Work on refining what studying method works best for you and gives you the best shot at passing. For me, I learned that exams are tough, but they are especially tough to do alone. Find a group to study with to supplement your individual efforts. You’ll notice that it helps fill the gaps in your studying that you didn’t know you had. Also, the exam process is rewarding but it can be mentally exhausting. Make sure to take time for yourself. I always tried to take some time off to travel after each exam as a mental break and to help pass the time waiting for results.

Why would you recommend a career in the insurance industry to current college students?
When I was nearing the end of my college career, I wasn’t ready to stop learning but at the same time I didn’t want to continue on for a Masters or PhD. A career in the insurance industry offered the perfect amount of continuous learning, growth and development for me. There’s a wide range of diverse opportunities with a mix of analytical skills, innovation, technology and communication. I also enjoy the community aspect that insurance companies share by being able to make a meaningful impact by helping individuals and businesses manage risks.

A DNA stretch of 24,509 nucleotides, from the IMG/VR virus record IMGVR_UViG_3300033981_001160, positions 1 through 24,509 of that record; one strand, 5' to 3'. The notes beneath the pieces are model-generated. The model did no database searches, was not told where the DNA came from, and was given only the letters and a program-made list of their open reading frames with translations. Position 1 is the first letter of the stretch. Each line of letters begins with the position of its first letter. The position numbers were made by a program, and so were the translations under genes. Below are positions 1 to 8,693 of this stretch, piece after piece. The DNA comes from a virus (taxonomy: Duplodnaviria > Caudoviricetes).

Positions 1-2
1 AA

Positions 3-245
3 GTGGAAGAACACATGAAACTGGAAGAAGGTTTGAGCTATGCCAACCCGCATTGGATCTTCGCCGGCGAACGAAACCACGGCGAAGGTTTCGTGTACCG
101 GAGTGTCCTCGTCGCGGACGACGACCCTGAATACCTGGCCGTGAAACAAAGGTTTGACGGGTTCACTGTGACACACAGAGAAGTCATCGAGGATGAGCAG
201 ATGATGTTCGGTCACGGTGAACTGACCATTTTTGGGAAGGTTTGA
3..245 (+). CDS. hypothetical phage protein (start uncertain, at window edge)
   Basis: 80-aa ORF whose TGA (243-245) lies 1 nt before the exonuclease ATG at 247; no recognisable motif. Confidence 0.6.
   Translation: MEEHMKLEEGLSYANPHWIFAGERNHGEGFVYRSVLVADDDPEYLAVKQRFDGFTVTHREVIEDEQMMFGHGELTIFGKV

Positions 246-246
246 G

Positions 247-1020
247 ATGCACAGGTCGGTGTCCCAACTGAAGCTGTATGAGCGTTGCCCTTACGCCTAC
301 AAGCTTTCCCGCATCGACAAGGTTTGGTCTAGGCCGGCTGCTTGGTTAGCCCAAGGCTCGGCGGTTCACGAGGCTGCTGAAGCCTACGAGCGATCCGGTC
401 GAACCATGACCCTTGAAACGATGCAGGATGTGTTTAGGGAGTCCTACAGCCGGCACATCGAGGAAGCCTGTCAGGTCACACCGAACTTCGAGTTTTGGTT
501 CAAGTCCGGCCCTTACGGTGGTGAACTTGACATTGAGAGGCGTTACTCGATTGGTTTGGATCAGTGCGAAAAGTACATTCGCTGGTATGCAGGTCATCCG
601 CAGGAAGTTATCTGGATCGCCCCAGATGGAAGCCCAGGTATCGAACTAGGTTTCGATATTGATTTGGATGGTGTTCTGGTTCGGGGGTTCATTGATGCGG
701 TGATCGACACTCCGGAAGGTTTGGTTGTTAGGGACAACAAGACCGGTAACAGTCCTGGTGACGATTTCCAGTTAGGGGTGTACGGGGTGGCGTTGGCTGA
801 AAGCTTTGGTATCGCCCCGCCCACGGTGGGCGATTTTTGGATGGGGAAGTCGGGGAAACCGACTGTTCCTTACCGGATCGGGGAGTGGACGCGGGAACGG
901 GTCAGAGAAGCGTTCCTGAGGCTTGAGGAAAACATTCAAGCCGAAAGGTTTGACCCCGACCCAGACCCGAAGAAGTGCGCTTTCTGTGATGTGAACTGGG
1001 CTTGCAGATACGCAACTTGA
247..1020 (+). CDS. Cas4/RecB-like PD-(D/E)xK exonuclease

What can students do now to prepare for a career in the industry?
There are so many things students can do now to prepare; networking with professionals, attending industry events (CAS, GIS, etc), gaining relevant skills through courses, internships, staying updated on industry trends and so much more. My biggest advice though is don’t go in and try to tackle them all. It’s a lot and you’ll end up getting burned out. At the same time my second piece of advice is to do something, anything. Pick a few with the goal of really committing to them and getting everything you can out of the experience. Don’t treat them as a check box.